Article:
Fine Art Landscape Photography Skomer Island, Pembrokeshire, Wales, UK
Limited Edition Print *
Skomer Island, Pembrokeshire, Wales
This image is a one minute exposure of Skomer Island from the mainland.
In 1905, J.J. Neale acquired the lease to Skomer Island and was the first to establish the island for the protection of wildlife. Previously, the island had been used by humans right back to at least the Iron Age period, and most likely even earlier to the hunter gatherer period, which dates in South West Wales from 37,000 BP. At this time, Skomer would have been part of the mainland, only being separated following the sea level rise at the end of the last Ice Age circa 12,000 BP. The treacherous waters that separate Skomer Island from the mainland today are called ‘Jack Sound’.
Skomer contains some of the most complete and untouched Iron Age remains within Europe, dating from 5,000 to 2,000 BP, in the form of huts, fields and cairns, which supported a farming community of up to 200 people. Since then, Skomer has been farmed on and off, intensively at times. Neale had to abandon the lease in 1915, after which it was farmed again at intervals until it was bought by the Countryside Council for Wales in 1959 and declared a National Nature Reserve, as it remains today. It is surrounded by a Marine Nature Reserve.
Today, Skomer is well known for its large breeding seabird population, including Manx Shearwaters, Guillemots, Razorbills, Great Cormorants, Black-legged Kittiwakes, Atlantic Puffins, European Storm-petrels, Common Shags, Eurasian Oystercatchers and gulls, as well as birds of prey including Short-eared Owls, Common Kestrels and Peregrine Falcons. The island is also home to Grey Seals, Common Toads, Slow-worms, a breeding population of Glow-worms and a variety of wildflowers. Harbour Porpoises occur in the surrounding waters. The Skomer Vole, a sub-species of Bank Vole, is endemic to the island.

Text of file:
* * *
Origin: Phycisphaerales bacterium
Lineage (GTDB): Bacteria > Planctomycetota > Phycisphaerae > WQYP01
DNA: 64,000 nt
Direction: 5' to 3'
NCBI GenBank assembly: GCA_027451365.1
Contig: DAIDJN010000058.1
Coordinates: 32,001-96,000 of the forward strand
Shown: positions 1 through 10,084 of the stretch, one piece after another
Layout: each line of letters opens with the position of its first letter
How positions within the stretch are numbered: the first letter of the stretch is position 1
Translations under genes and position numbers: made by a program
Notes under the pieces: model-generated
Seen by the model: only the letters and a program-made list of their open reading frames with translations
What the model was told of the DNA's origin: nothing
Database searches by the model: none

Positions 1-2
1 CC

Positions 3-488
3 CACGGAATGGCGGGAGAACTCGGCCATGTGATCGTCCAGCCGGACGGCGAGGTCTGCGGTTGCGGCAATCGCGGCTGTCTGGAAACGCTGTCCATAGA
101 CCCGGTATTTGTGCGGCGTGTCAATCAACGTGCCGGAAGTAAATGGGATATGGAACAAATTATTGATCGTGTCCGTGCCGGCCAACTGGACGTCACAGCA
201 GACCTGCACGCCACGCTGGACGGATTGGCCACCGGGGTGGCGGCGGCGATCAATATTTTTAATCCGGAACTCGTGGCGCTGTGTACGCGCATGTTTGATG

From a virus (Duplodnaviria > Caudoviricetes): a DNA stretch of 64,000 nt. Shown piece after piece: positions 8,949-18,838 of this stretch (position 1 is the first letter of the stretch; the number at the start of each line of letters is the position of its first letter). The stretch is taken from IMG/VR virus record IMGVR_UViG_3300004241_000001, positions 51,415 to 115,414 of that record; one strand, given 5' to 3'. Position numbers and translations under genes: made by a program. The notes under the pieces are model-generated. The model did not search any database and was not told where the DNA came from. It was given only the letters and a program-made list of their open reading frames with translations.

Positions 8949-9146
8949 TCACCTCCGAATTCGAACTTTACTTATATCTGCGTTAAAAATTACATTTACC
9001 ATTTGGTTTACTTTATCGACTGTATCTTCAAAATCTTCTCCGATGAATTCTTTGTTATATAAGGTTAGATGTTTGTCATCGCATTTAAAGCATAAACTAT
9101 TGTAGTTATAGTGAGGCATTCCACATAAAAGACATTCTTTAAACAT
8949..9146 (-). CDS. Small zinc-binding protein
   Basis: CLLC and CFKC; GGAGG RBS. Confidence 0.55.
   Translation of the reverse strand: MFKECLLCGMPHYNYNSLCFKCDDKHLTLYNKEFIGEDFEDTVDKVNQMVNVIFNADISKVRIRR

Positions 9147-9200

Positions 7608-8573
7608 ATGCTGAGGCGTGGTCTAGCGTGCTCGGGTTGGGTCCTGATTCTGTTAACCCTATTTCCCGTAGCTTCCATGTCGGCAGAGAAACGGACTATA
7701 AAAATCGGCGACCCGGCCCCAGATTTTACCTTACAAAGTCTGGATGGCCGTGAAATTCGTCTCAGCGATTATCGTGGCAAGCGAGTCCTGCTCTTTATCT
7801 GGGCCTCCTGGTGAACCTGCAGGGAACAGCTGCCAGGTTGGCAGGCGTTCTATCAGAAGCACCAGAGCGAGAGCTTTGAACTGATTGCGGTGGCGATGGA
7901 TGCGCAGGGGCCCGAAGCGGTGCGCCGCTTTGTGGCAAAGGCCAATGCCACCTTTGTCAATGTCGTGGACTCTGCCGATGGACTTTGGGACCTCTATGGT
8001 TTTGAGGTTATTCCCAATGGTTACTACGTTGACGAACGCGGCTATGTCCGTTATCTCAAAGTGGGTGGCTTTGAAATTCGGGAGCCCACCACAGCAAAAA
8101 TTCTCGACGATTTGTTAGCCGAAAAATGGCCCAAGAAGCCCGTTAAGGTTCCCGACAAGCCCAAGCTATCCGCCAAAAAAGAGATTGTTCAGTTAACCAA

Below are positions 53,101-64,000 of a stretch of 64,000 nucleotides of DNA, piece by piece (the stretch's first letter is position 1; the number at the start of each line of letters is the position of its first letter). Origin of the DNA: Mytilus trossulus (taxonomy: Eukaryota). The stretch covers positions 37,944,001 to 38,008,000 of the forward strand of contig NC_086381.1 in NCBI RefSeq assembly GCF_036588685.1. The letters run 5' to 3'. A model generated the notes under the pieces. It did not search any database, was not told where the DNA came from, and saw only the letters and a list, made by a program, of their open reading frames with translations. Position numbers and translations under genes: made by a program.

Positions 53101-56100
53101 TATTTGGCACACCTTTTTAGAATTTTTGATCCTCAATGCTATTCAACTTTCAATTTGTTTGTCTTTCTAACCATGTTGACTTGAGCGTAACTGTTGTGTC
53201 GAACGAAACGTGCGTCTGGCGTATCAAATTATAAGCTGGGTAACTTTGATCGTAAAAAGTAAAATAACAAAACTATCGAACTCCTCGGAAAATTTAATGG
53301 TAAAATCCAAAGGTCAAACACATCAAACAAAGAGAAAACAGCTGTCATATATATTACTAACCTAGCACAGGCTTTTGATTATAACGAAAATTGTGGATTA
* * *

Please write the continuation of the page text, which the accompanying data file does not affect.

There are over 10,000 breeding pairs of Atlantic Puffins on Skomer Island and the ‘sister’ island Skokholm, making them one of the most important Puffin colonies in Britain. They arrive in mid-April to nest in burrows, many of which have been dug by the island's large rabbit population. The last Puffins leave the island by the second or third week in July.
With an estimated 128,000 breeding pairs of Manx Shearwaters, Skomer and Skokholm Islands are the world's most important breeding site for these birds, the numbers comprising over half the world population of the species. They usually nest in rabbit burrows, a pair reportedly using the same burrow year after year.
* This image is a Limited Edition Print of 350 for all prints larger than 12"x8".